Our new little lady is SILENT when not actually stitching, which is remarkable by our account. We are still getting used to the particulars, but this new, lower energy machine is exciting for us and if all goes well, we may see more of these motors in our shop in coming months. If you'd like more info about the science here, I can only direct you here.

Thanks to our local machine shop, Keystone for putting us in touch with this savvy little gal. Fun Fact: the technology in these little motors is also used to make robots!



So, we thought it might be swell to try out some less outrageous color combos for those of us who identify as square. But then the nuance and sophistication of a straightforward monochrome totally floored us. Apparently, boring is the new interesting.


Safe and Sound

News in the world of bicycle security: Kryptonite, as in that little company to whom you trust your beloved set of wheels, has recently reached a whole new level of awesome. They have started making BIKE RACKS. BIKE RACKS that make it easy to lock up your frame and even a wheel if need be. I kid you not.

I, as you, know all too well the frustration of finding bike parking so unevenly distributed throughout the city where I live. One block can be littered with signposts, already full with other bikes, while others can hardly offer a parking meter. Too often available parking comes in the way of shadowed corners, too thin metal fences or worse, verifiable racks that have been loosened from their foundations--traps for absent minded riders who make the mistake of locking to these unfortunate bear traps.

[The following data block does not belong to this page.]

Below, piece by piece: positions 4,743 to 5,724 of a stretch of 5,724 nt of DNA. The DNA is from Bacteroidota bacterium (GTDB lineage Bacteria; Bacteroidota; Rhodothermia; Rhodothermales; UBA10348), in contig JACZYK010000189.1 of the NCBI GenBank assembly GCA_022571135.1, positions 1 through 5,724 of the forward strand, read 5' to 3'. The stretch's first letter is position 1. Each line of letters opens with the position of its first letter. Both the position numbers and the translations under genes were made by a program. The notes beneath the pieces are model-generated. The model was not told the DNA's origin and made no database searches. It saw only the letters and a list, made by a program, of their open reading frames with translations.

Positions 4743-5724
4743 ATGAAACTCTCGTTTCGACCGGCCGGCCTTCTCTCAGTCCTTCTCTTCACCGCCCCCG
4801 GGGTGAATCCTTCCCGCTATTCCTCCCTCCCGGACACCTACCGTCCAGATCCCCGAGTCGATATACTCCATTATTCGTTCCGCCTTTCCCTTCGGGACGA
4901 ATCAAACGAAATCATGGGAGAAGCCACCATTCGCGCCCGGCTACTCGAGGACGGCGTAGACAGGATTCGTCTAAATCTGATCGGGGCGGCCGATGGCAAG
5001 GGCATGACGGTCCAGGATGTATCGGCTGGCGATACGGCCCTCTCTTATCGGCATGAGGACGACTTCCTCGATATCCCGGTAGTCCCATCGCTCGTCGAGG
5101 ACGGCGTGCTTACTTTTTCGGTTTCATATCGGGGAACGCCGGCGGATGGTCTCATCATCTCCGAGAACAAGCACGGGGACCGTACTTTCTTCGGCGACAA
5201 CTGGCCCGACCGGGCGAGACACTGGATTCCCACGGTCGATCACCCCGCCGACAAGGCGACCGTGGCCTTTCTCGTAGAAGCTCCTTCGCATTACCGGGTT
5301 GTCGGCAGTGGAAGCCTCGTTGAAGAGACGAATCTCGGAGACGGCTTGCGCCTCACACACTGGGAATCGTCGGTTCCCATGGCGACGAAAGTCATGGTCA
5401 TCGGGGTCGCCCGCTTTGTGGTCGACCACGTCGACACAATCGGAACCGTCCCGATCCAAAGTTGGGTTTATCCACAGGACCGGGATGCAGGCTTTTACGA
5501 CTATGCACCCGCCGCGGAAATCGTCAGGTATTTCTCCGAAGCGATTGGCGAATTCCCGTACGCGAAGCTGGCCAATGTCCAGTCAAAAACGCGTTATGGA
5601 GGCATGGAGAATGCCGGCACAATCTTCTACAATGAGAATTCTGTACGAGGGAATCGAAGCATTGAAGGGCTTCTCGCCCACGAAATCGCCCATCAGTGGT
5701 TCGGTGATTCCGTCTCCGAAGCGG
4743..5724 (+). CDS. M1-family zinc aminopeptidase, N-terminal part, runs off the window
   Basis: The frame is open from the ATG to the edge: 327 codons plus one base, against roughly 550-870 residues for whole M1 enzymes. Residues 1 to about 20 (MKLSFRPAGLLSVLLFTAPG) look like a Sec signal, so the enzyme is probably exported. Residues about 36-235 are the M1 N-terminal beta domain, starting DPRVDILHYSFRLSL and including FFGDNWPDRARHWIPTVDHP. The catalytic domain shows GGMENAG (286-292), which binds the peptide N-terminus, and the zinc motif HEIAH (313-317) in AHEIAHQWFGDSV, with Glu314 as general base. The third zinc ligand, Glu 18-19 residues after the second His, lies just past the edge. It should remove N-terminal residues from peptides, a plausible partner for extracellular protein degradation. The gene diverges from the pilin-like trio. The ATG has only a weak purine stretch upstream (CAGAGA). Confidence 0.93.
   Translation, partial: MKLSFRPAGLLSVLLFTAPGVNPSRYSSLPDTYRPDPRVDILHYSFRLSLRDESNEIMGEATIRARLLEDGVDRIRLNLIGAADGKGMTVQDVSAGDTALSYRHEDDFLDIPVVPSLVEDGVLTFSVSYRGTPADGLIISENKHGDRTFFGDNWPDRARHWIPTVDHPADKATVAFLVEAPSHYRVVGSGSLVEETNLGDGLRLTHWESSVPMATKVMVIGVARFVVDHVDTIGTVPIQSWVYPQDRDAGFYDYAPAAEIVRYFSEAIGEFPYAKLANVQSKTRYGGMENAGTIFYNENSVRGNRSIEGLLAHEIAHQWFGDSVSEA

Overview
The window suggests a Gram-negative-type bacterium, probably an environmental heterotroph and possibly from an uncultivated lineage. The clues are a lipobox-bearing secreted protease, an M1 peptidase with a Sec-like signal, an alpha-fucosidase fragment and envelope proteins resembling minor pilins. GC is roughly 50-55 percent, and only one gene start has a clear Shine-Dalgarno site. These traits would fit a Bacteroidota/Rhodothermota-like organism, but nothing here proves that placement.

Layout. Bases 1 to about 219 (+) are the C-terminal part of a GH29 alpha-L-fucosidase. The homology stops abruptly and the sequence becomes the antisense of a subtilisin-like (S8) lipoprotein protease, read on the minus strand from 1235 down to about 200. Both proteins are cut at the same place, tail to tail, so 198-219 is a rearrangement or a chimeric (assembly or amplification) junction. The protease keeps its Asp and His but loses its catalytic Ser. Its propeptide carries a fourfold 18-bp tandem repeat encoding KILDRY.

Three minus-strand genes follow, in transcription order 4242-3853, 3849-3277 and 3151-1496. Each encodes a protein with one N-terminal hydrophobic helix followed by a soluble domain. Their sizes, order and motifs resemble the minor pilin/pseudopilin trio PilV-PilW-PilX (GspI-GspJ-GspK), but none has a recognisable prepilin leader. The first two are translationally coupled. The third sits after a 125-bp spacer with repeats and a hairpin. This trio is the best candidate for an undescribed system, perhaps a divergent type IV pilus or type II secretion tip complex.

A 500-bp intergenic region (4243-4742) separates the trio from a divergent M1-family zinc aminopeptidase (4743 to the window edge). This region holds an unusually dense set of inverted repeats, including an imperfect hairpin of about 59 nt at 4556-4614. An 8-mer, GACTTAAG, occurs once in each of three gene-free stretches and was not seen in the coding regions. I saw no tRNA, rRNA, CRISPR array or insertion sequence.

So this company is actually providing a service to the community. Can you even imagine? The only price for their generosity is the not so subtle logo printed in bright yellow at the bottom of each rack. A small price to pay for something so useful and good.

So to those lucky kids in Portland (OR), Austin (TX), Palos Heights (IL)and Blue Island (IL), I would like to extend a hearty congratulations. I am most certainly jealous. According to Kryptonite's blog, 75 racks will eventually be installed across the country, though details about these added locations is yet to be announced. You can read more about this right over here. Philadelphia, I have a jealous feeling, is not to be among the chosen, but probably it won't hurt to cross my hopeful fingers anyway. It would be pretty awesome to see one of those beauties outside our studio someday...